Cy Young’s 511 victories and 749 complete games
When he emerged from the corn fields of Ohio and started his career in professional baseball, Cy Young, like other hurlers in the game, was expected to start every second or third day. He did that year after year, eventually settling into a four-man rotation, but still starting 40+ games well into his mid-30s. By the time he hung up his glove, Young had those 511 victories and 749 complete games, which still stand as the record after nearly 100 years. The four-man rotation was abandoned 25 years ago, and today the best pitchers are lucky to get a sniff of 300 wins, let alone 400 or 500. A hurler would have to average 26 wins and 38 complete games a year for two decades to surpass Young. There’s a reason the best pitcher in baseball wins the Cy Young Award, and that’s it.
Cal Ripken’s 2,632 conseuctive-games played streak
File this one under “no one will be crazy enough to try it” and leave it at that. Ripken had an obsessive, some might say, egomaniacal need to play every single game. We can argue the merits of that, but whether you see the streak as heroic or self-serving, it’s likely never to be broken. To reach 2,632 games, a player would have to play 16+ seasons without taking a day off. It’s important to note that in the entire history of the game, only about 30 guys have ever played that many games in their careers.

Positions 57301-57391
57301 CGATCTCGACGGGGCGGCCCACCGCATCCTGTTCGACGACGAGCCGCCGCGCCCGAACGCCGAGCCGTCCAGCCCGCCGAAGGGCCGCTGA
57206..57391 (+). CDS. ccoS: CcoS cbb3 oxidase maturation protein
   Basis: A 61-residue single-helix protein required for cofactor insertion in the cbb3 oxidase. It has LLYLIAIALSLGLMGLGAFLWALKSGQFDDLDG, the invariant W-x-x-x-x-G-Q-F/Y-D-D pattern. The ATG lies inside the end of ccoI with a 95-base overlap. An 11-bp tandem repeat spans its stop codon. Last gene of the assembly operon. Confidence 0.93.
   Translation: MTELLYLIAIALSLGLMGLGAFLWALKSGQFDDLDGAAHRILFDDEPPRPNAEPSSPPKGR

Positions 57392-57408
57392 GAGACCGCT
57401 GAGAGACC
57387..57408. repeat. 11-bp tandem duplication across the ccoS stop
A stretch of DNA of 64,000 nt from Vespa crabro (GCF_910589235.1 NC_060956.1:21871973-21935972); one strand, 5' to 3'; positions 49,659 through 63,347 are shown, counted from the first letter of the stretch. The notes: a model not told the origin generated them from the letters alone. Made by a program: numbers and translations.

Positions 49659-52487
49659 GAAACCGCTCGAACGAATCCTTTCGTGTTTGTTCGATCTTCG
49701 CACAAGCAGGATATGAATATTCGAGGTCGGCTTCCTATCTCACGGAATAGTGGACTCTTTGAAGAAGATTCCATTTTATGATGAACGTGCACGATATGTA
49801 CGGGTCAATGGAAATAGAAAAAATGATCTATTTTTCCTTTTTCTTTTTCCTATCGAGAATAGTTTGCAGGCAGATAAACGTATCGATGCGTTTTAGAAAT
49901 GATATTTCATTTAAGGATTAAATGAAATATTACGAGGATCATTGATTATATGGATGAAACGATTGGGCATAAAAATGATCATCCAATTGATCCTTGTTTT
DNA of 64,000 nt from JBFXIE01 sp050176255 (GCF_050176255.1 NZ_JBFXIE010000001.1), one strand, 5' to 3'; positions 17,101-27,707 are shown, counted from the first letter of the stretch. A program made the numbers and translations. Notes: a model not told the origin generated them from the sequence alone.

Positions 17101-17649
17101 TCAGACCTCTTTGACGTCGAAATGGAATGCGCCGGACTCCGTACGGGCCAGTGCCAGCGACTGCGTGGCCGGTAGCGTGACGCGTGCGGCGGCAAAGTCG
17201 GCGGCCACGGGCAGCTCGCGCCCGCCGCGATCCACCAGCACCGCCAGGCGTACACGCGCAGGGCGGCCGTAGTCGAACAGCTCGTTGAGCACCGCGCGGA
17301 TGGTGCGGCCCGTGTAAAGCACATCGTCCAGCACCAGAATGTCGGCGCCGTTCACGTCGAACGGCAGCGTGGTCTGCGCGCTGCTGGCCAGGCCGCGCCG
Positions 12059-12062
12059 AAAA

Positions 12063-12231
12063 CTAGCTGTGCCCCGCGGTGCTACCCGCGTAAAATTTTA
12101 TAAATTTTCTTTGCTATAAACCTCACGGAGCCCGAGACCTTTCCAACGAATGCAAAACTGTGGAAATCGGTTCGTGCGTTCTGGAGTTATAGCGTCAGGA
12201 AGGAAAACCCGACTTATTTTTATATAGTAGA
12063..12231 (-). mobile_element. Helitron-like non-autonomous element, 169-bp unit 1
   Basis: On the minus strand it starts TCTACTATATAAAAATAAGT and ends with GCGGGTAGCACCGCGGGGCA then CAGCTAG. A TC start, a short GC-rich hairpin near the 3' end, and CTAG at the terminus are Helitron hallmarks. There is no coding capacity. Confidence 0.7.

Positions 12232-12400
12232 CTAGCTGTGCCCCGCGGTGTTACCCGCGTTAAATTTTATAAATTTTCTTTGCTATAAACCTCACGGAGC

Johnny Vander Meer’s two consecutive no-hitters
Someday, somewhere, someone may toss back-to-back no-hitters again. It’s not very likely, but it’s possible. But we’re willing to bet anything that three in a row will happen. It’s been four years since a pitcher even tossed three straight complete games, and 15 years since a pitcher fired three straight shutouts. Recently, two seasons nearly passed between no-hitters. There have been less than 250 no-hitters in the 130+ seasons of major league baseball. Johnny Vander Meer caught lightning in a bottle twice in 1938. His feat remains one of the most underrated and underappreciated in all of sports, and it will never be broken.
A few words about some other records that receive a lot of attention. It’s been 69 years since DiMaggio hit in 56 straight games. The closest challenge fell 12 games short (Pete Rose in 1978), and few players, no matter how good they are with the stick, ever get to 30 games. But Rose showed that the record can be challenged, and in more recent seasons a few players who fit the profile to set a new mark (leadoff hitters who make contact, run well, and strike out infrequently) have posted streaks in the 30-game range. Some season, someone (Ichiro?) will make a run at Joltin’ Joe’s impressive 56-gamer.
As for the home run records, both single-season and career are held by Mr. Bonds, thank you very much. Just because we’re on the other side of the steroids era, 73 and 762 are not safe. Alex Rodriguez is better than even money to shatter Bonds’ career homer mark, and with the tiny bandbox ballparks all the rage, a player will likely come along who will take advantage of the homer-friendly atmosphere and launch 74 and beyond.
The other side of the current home run barrage is the whiff. Batters are fanning in record numbers. That means some pitcher will eventually pitch long enough to eclipse Ryan’s career strikeout record. In fact, Randy Johnson has shown that even with injuries, it’s possible.By The Baseball Page